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roam

[rohm] /roʊm/
verb (used without object)
1.
to walk, go, or travel without a fixed purpose or direction; ramble; wander; rove:
to roam about the world.
verb (used with object)
2.
to wander over or through:
to roam the countryside.
noun
3.
an act or instance of roaming; a ramble.
Origin
1300-1350
1300-50; Middle English romen < ?
Related forms
roamer, noun
unroaming, adjective
Synonyms
1. stray, stroll, prowl. Roam, ramble, range, rove imply wandering about over (usually) a considerable amount of territory. Roam implies a wandering or traveling over a large area, especially as prompted by restlessness or curiosity: to roam through a forest. Ramble implies pleasant, carefree moving about, walking with no specific purpose and for a limited distance: to ramble through fields near home. Range usually implies wandering over a more or less defined but extensive area in search of something: Cattle range over the plains. Rove sometimes implies wandering with specific incentive or aim, as an animal for prey: Bandits rove through these mountains.
Dictionary.com Unabridged
Based on the Random House Dictionary, © Random House, Inc. 2014.
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Examples from the web for roaming
  • Fact is, increased roaming by our ancestors is pure speculation and counter to the behaviour of other predators.
  • At night, the only sounds came from the bells of roaming cattle and the branches scratching the roof.
  • Obesity, limited roaming space, and lack of companionship are thought to contribute to the early deaths.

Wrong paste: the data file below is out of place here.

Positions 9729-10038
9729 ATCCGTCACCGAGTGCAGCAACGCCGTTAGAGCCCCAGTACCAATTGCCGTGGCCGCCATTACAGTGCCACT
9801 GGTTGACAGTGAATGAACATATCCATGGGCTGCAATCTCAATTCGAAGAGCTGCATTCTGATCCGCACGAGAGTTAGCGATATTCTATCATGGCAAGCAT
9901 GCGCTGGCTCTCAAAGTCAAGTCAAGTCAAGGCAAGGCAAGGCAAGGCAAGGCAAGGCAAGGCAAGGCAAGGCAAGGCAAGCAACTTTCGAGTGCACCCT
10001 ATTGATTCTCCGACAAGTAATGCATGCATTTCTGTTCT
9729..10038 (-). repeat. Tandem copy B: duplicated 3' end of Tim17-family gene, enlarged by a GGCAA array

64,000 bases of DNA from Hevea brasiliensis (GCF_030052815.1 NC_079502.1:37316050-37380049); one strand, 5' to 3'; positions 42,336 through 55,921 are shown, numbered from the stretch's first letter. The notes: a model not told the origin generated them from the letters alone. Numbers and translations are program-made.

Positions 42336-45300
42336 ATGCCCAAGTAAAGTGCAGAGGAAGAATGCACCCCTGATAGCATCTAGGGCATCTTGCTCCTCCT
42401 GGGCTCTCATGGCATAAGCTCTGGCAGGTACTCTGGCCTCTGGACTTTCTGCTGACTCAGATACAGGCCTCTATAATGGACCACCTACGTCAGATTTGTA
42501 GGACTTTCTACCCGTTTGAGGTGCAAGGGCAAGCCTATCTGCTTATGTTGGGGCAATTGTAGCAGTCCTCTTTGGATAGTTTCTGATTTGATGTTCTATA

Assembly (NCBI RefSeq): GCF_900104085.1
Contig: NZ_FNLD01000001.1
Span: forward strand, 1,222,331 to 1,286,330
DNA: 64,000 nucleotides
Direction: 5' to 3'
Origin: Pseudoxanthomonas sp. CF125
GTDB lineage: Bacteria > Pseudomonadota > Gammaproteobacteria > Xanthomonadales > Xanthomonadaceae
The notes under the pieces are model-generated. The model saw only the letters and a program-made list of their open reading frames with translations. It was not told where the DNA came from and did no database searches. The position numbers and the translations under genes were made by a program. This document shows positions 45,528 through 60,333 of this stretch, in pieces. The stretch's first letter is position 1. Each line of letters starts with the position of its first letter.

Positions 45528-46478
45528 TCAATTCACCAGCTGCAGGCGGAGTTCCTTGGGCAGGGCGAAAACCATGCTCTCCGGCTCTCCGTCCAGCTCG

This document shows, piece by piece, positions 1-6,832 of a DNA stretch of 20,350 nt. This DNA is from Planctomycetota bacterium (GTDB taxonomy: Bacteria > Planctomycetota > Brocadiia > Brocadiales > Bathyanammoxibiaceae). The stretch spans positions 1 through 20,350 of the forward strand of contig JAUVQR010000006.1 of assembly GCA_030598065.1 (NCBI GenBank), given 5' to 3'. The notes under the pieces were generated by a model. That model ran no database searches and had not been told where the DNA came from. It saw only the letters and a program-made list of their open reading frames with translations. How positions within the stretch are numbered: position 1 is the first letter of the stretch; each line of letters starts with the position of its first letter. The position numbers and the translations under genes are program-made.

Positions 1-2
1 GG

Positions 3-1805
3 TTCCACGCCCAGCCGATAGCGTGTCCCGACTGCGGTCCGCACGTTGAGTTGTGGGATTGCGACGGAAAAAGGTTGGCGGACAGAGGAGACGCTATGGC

• And by extension, any lone stars roaming between galaxies that are far enough away will never be seen by us.
  • Unlike cats, bears aren't typically territorial, roaming instead over vast areas that would be impossible to patrol for intruders.
  • He and his friends had been peacefully roaming in the shaded forest, snapping branches filled with sweet gum.
  • They couldn't live with unsettled ghosts roaming around.
  • Unfortunately the roaming cattle ranchers follow a different logic and will not be turned into agro-businessmen overnight.
  • When violent crime strikes a social network, the ghosts of the dead start roaming the machines.
  • The big payoff: improved system performance, cheaper service cost, and seamless roaming.
British Dictionary definitions for roaming

roam

/rəʊm/
verb
1.
to travel or walk about with no fixed purpose or direction; wander
noun
2.
the act of roaming
Derived Forms
roamer, noun
Word Origin
C13: origin unknown
Collins English Dictionary - Complete & Unabridged 2012 Digital Edition
© William Collins Sons & Co. Ltd. 1979, 1986 © HarperCollins
Publishers 1998, 2000, 2003, 2005, 2006, 2007, 2009, 2012
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Word Origin and History for roaming

roam

v.

c.1300, romen, possibly from Old English *ramian "act of wandering about," which is probably related to aræman "arise, lift up." There are no certain cognate forms in other Germanic languages, but Barnhart points to Old Norse reimuðr "act of wandering about," reimast "to haunt." "Except in late puns, there is no evidence of connexion with the Romance words denoting pilgrims or pilgrimages to Rome ...." [OED], such as Spanish romero "a pilot-fish; a pilgrim;" Old French romier "travelling as a pilgrim; a pilgrim," from Medieval Latin romerius "a pilgrim" (originally to Rome). Related: Roamed; roamer; roaming.

Online Etymology Dictionary, © 2010 Douglas Harper
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Slang definitions & phrases for roaming

roam

verb

To use a cellular phone outside of one's own service area: Hi honey. I'm roaming in San Francisco (1990s+)


The Dictionary of American Slang, Fourth Edition by Barbara Ann Kipfer, PhD. and Robert L. Chapman, Ph.D.
Copyright (C) 2007 by HarperCollins Publishers.
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10
13
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